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  1. #1
    Join Date
    Apr 2018

    Lightbulb Lots of questions about emetophobia can anybody help?

    Hey guys! I'm new here. Just a few questions that I've never understood about my phobia.

    1) I understand 'man-made' phobias, such as clowns or fireworks. But I've never understood how it is scientifically possible for my human brain to develop emetophobia and have the fight or flight response for something that is a natural human bodily function? Am I right in thinking that V* is a survival thing from evolution? How is it possible that a human can have a phobia of a natural bodily function? Does anybody get what I mean? I just don't get why I have a phobia of something that my body has evolved for survival!

    2) Why are emetophobes almost always female? Does this mean that emetophobia is caused by female hormones? Why is emetophobia treated with anti-depressants then? Shouldn't we be treated with something to normalise our hormones?

    3) Why did I not become cured of my emetophobia last time I V*? I faced my fear so why is my emetophobia just as bad as before? Why do people always say that if you face your fear you will stop being scared? I've seen on this forum that some emetohobes V* regularly, so why are they not cured? Why does facing your fear not work for emetophobia?

    4) When I've looked online, it always says that emetophobia is one of the most common phobias. Are these statistics based upon actual severe sufferers who require psychiatric care and genuinely have actual emetophobia? Or are the statistics based on the number of people who say they hate it and scared of it - but its not an actual phobia? Is emetophobia supposedly common because most people claim to be scared of it? Or is there genuinely a large amount of genuine severe emetophobes?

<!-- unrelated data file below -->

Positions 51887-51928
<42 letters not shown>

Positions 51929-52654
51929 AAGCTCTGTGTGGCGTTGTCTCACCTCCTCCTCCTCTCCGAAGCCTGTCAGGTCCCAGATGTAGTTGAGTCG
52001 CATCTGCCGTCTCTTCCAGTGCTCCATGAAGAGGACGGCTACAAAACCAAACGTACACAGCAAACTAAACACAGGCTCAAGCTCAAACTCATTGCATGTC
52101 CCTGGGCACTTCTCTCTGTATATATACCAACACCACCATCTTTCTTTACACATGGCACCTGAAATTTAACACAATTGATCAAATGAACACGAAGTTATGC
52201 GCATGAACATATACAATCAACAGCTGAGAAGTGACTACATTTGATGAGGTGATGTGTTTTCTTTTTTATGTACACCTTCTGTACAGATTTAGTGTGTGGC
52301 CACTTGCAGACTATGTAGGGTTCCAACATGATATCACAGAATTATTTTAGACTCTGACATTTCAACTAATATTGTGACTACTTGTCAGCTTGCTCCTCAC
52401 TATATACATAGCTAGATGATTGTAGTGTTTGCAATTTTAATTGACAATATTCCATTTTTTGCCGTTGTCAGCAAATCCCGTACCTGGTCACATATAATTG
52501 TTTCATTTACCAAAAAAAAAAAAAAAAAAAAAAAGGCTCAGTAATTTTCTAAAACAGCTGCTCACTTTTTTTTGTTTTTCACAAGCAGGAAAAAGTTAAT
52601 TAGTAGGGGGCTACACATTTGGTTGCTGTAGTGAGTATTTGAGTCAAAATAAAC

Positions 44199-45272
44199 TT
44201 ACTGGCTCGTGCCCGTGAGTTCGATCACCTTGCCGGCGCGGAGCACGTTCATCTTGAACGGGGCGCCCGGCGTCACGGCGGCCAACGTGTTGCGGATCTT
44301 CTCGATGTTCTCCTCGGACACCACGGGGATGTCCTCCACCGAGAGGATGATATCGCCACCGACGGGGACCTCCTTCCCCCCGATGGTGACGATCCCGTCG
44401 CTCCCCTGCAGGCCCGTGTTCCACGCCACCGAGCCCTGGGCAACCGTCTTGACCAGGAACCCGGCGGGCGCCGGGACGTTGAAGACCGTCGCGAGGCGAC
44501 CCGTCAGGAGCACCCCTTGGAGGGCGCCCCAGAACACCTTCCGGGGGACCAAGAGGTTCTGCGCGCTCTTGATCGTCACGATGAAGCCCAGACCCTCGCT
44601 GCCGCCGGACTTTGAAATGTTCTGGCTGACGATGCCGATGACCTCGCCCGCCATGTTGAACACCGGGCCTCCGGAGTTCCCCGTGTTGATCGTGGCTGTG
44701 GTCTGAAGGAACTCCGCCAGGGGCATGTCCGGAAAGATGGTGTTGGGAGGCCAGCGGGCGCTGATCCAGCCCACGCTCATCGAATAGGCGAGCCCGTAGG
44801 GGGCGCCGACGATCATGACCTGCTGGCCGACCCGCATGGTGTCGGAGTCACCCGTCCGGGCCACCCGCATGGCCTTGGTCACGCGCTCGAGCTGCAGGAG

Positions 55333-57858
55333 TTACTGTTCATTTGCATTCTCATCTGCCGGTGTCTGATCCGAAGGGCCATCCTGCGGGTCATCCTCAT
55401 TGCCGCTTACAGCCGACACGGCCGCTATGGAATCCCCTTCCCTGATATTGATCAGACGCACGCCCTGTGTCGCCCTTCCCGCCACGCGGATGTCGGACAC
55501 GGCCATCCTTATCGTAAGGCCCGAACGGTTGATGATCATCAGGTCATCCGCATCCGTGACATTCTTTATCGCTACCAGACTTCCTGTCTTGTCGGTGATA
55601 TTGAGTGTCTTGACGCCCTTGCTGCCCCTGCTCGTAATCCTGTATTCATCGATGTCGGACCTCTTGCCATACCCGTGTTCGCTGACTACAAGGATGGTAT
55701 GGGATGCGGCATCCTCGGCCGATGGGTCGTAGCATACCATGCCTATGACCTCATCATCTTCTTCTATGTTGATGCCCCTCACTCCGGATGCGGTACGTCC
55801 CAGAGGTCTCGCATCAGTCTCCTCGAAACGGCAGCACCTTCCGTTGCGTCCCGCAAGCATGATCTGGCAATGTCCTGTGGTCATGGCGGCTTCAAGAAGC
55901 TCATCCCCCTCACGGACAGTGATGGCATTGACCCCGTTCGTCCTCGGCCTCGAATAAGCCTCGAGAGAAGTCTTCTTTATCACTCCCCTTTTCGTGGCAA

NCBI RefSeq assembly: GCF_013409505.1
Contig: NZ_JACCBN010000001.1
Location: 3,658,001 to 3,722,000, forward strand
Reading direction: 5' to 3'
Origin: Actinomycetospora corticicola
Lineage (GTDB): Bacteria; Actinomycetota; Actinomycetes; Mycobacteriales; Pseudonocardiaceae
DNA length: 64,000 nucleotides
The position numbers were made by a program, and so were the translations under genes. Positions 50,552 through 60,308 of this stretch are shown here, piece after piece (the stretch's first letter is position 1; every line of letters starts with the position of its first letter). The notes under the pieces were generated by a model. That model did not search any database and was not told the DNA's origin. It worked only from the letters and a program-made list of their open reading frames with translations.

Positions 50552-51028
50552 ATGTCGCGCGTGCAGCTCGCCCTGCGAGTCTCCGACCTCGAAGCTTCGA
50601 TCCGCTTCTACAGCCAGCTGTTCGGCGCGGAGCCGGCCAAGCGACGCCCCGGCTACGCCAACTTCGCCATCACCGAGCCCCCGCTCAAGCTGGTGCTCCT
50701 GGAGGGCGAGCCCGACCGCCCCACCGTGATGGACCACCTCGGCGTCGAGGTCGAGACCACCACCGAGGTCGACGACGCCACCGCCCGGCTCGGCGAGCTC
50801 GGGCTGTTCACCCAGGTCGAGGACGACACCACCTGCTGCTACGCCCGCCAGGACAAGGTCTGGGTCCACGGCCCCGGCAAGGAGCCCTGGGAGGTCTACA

5) Why is emetophobia seen as ridiculous whereas phobias of heights/spiders is taken seriously? I've had the sh*t ripped out of me for being emetophobic, I've been tormented and bullied and people seem to think it's hilarious that I'm emetophobic. Yet as soon as theres a spider in the room everybody takes it seriously and all of a sudden it's not a joke at all and it's cruel to torment somebody with arachnaphobia. I understand how phobias such as balloons/clowns may not be taken seriously since they are both supposed to be the OPPOSITE of scary, but I just don't understand why nobody takes the mick out of people for being scared of heights or spiders. But because I'm emetophobic, suddenly it's hilarious to torment me and entertain it.

    6) Is Emetophobia part of the OCD family? Or does it come under the 'phobias' category of anxiety rather than OCD?

    7) Why does emetophobia mostly become an issue in adolescence? For me, looking back it was always there, but when I was 13 a boy in my class V* and something just snapped in my head and from that moment on I've been riddled and controlled by emetohobia. For me it was bubbling under the surface during my childhood then it just exploded that day in school. Why? Why was I not full on emetophobic from day 1? Why did it only become a problem at 13? Is it because of hormones? Is it related to puberty?

  2. #2
    Join Date
    Jun 2018

    Default Re: Lots of questions about emetophobia can anybody help?